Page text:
Trey Burke says Michigan is 'an elite team,' and it continues to prepare that way -- regardless of opponent
ANN ARBOR -- Trey Burke's never really been into hiding his feelings.
Last spring he said he thought Michigan could contend for a national championship. Earlier this season, he said the same thing.
On Tuesday, the Michigan All-American point guard continued to walk the walk, putting up 19 points and 5 assists as No. 3 Michigan cruised past Binghamton, 67-39, to improve to 10-0 for just the third time in school history.
Afterward, Burke continued to maintain that his club is one of the top teams in America, he's not too concerned about who knows it, and that he plans on making sure the Wolverines continue to prepare like they're a national-title contender each and every day.
No matter who they're preparing to play.
"I think we're an elite team, in my opinion," Burke said. "It really doesn't matter what anyone else thinks, because everyone on our team feels we're elite.
"We've got the same goal as everybody has in mind. To play in March, and go deep in March. But another good thing about this team is that we understand that we have a lot of areas to work on, we understand our strengths and our weaknesses, and we play to those."
Michigan entered Tuesday's game against lowly Binghamton as a 38-point favorite. The Wolverines were expected to grind the Bearcats into dust.
And they did.
From the outset of the season, Burke's mindset has been businesslike. He doesn't care who Michigan's playing, he doesn't care if anyone thinks the Wolverines have played a weak schedule or are overrated at No. 3 in America.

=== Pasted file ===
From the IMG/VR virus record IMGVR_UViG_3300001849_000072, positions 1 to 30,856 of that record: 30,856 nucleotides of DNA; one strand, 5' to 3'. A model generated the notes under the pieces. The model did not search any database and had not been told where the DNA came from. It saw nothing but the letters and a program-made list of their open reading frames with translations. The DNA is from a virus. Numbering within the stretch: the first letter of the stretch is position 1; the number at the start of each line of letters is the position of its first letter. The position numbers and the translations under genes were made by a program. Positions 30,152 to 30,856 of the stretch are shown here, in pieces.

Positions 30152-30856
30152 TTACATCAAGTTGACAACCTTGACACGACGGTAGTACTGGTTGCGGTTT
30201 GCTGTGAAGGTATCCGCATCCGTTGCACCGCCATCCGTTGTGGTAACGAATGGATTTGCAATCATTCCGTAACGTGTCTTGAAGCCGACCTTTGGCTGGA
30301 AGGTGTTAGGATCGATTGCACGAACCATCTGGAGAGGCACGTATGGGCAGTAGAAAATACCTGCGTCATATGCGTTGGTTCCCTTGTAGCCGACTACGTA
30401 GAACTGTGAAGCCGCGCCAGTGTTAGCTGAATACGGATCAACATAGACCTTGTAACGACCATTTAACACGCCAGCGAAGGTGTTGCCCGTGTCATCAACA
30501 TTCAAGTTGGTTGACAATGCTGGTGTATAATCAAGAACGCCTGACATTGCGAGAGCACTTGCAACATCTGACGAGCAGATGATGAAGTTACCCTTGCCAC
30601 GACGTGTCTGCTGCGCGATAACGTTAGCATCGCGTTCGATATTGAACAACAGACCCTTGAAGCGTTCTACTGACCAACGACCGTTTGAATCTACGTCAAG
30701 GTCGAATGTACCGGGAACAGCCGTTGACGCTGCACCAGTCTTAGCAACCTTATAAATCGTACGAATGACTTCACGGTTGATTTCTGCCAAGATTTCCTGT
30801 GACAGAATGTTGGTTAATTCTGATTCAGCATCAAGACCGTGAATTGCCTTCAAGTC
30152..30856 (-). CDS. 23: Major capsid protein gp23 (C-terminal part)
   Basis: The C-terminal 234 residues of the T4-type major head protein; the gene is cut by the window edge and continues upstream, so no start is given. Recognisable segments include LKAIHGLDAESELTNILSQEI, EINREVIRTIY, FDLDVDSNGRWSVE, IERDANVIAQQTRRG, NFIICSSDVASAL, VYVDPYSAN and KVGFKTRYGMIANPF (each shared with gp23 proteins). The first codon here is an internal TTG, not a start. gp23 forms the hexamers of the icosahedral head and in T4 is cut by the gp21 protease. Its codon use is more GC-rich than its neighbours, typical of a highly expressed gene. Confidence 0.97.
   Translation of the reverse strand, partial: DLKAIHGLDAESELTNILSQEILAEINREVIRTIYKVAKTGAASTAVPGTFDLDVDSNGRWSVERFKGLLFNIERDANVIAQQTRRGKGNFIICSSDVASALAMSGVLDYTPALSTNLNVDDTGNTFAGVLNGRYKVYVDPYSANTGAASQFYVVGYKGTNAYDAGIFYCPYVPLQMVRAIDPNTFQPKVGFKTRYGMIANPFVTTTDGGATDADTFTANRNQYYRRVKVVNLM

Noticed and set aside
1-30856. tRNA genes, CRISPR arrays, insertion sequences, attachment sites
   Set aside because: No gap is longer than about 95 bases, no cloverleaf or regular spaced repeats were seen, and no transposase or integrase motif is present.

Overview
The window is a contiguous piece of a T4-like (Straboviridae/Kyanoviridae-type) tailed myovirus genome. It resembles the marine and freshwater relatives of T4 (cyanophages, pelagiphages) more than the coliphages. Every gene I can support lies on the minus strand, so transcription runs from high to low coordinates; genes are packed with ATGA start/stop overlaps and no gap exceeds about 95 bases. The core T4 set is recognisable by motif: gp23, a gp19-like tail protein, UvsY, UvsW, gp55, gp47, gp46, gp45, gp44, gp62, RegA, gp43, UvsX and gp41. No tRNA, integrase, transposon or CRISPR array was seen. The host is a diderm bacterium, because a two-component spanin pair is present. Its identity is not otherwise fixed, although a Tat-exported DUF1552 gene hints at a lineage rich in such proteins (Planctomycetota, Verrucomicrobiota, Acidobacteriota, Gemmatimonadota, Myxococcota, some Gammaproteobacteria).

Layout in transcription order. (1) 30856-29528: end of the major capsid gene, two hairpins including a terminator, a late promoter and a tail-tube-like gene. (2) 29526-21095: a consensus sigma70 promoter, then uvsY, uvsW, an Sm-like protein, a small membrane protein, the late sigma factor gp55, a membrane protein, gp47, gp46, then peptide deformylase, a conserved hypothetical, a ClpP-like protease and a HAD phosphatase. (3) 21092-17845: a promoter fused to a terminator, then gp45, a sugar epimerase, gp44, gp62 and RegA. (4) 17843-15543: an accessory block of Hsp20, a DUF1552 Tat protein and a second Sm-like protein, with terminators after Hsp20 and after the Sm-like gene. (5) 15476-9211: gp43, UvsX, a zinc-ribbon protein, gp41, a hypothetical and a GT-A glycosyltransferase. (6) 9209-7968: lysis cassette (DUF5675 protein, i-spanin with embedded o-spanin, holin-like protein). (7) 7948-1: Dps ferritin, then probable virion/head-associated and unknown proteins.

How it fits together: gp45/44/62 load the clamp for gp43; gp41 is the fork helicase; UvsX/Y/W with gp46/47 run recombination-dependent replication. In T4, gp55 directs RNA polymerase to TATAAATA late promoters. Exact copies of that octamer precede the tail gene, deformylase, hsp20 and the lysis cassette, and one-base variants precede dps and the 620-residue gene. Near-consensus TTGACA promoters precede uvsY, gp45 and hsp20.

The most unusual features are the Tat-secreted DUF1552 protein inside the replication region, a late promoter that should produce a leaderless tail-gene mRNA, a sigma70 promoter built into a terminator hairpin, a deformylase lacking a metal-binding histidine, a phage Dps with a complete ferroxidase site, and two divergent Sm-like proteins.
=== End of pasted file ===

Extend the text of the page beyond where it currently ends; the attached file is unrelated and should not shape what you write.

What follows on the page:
He's busy trying to win games, and after experiencing a heartbreaking loss last season, he's not about to let anyone else on the roster drop their guard.
"We don't go into the game thinking we're going to blow a team out," Burke said. "We learned our lesson with that last year (against Ohio in the NCAA tournament), we know that on any given night, we can get beat. That's the biggest thing.
"We do a good job of coming out and giving everyone our best shot from the get-go."
Michigan was far from perfect Tuesday against Binghamton. Tim Hardaway Jr. struggled with his shot. The Wolverines started slow, trailing by two seven minutes into the game. There were sloppy turnovers here and there, and a few defensive missteps.
But Michigan won by 30 -- because, that's what elite teams are supposed to do.
Michigan coach John Beilein hasn't bought into any of the Wolverines' early-season hype so far. He's not impressed by the ranking, he doesn't really care about being 10-0 either.
But when it comes to Burke declaring that the Wolverines are elite, Beilein's on board.
He wants his team to feel that way, and prepare that way regardless of the opponent.
This is Trey Burke's team. And if he says Michigan's elite, then Beilein has no problem backing him.
"We were playing Binghamton, they were 2-8 and we had the exact same preparation we did for Arkansas," Beilein said. "Trey has that elite mind. He's saying 'I want to embrace this every day, and be the best I can be every day.'
"That transcends, I think, to his teammates."
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